Statistical-mechanics meaning

stə-tĭstĭ-kəl
Any of various statistical models used in physics, as in kinetic theory, to describe the aggregate properties of large numbers of particles.
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The branch of physics that applies statistical principles to the mechanical behavior of large numbers of small particles (such as molecules, atoms, or subatomic particles) in order to explain the overall properties of the matter composed of such particles. The kinetic theory of heat is an example of statistical mechanics; the laws of thermodynamics can all be explained using statistical mechanics. Both classical physics and quantum mechanics have been used in the development of statistical mechanical theories. &diamf3; Bose-Einstein statistics explains the behavior of large numbers of bosons, which are particles that can simultaneously occupy the same quantum state (such as photons in a laser beam). &diamf3; Fermi-Dirac statistics explains the behavior of large numbers of particles that obey the Pauli exclusion principle (such as electrons) and cannot simultaneously occupy the same quantum state.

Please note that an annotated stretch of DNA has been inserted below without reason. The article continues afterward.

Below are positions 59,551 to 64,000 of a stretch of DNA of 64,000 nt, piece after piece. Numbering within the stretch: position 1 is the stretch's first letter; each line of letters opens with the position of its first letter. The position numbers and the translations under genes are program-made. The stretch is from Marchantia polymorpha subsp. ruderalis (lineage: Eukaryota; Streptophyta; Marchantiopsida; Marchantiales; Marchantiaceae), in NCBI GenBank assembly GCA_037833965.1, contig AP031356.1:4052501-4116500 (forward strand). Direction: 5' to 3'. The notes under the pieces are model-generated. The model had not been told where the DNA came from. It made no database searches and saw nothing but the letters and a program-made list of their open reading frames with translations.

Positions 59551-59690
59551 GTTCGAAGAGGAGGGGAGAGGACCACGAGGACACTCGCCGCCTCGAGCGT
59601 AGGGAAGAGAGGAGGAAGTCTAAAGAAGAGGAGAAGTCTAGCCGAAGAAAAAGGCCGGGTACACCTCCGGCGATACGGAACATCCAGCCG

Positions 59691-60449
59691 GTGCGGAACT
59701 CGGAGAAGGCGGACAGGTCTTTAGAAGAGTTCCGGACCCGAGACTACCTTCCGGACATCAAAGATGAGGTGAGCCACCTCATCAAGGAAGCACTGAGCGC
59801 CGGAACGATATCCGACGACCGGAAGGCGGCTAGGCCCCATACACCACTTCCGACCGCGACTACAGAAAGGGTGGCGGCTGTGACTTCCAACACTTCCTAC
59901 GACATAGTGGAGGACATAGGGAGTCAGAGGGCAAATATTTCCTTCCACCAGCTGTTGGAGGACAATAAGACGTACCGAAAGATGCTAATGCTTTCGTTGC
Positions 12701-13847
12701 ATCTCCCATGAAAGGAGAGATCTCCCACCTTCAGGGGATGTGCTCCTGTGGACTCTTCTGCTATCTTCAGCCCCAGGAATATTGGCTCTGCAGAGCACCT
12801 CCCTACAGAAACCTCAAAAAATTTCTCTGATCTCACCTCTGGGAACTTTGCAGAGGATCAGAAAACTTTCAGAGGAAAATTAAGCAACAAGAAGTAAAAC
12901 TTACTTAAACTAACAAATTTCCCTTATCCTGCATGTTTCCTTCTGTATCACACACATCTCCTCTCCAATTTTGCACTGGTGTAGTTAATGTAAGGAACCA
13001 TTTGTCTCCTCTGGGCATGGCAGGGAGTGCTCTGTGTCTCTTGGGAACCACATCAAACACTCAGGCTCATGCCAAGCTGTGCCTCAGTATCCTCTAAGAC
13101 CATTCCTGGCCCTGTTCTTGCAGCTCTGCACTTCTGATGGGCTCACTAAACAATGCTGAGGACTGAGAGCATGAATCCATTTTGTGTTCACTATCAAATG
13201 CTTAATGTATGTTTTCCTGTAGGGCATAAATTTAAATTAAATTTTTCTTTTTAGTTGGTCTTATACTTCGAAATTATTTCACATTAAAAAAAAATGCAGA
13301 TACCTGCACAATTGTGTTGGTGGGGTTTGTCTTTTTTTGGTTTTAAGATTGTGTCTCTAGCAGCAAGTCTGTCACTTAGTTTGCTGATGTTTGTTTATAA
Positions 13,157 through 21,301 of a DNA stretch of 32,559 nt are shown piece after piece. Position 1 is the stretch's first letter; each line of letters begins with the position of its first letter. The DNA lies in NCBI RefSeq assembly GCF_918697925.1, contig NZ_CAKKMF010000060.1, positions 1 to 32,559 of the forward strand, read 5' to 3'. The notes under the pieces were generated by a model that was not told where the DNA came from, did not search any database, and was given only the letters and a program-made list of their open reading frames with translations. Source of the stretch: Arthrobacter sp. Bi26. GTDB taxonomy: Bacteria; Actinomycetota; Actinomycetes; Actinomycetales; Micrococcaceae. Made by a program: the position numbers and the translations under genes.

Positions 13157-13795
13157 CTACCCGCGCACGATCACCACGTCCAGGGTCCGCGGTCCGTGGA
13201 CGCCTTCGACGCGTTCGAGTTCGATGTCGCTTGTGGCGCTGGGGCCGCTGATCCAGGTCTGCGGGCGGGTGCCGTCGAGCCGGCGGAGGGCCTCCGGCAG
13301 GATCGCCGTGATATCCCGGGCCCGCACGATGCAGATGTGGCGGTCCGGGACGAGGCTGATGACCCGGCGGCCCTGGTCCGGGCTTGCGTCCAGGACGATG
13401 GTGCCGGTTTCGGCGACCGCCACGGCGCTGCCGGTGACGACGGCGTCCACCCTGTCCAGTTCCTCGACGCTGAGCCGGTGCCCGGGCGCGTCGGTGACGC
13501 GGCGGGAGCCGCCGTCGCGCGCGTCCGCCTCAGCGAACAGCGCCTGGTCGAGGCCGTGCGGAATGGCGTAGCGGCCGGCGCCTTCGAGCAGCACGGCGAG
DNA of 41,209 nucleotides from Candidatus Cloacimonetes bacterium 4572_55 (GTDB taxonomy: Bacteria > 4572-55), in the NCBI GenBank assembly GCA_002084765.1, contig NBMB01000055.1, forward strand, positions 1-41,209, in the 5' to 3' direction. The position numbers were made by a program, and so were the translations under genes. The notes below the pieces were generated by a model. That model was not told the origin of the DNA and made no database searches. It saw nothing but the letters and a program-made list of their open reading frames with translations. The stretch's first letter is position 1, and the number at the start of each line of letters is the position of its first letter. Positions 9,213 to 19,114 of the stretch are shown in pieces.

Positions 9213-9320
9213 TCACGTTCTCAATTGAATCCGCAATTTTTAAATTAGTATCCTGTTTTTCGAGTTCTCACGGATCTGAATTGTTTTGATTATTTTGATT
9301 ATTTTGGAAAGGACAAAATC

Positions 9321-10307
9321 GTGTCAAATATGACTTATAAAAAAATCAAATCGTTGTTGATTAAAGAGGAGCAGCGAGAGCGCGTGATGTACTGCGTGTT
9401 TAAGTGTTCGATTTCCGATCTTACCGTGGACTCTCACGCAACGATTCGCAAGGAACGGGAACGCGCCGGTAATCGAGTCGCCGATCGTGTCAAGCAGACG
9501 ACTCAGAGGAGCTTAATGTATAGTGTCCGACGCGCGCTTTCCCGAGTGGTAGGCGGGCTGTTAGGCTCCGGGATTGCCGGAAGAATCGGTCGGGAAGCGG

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(physics) The branch of physics that uses statistical laws to make theoretical predictions about macroscopic systems of particles.
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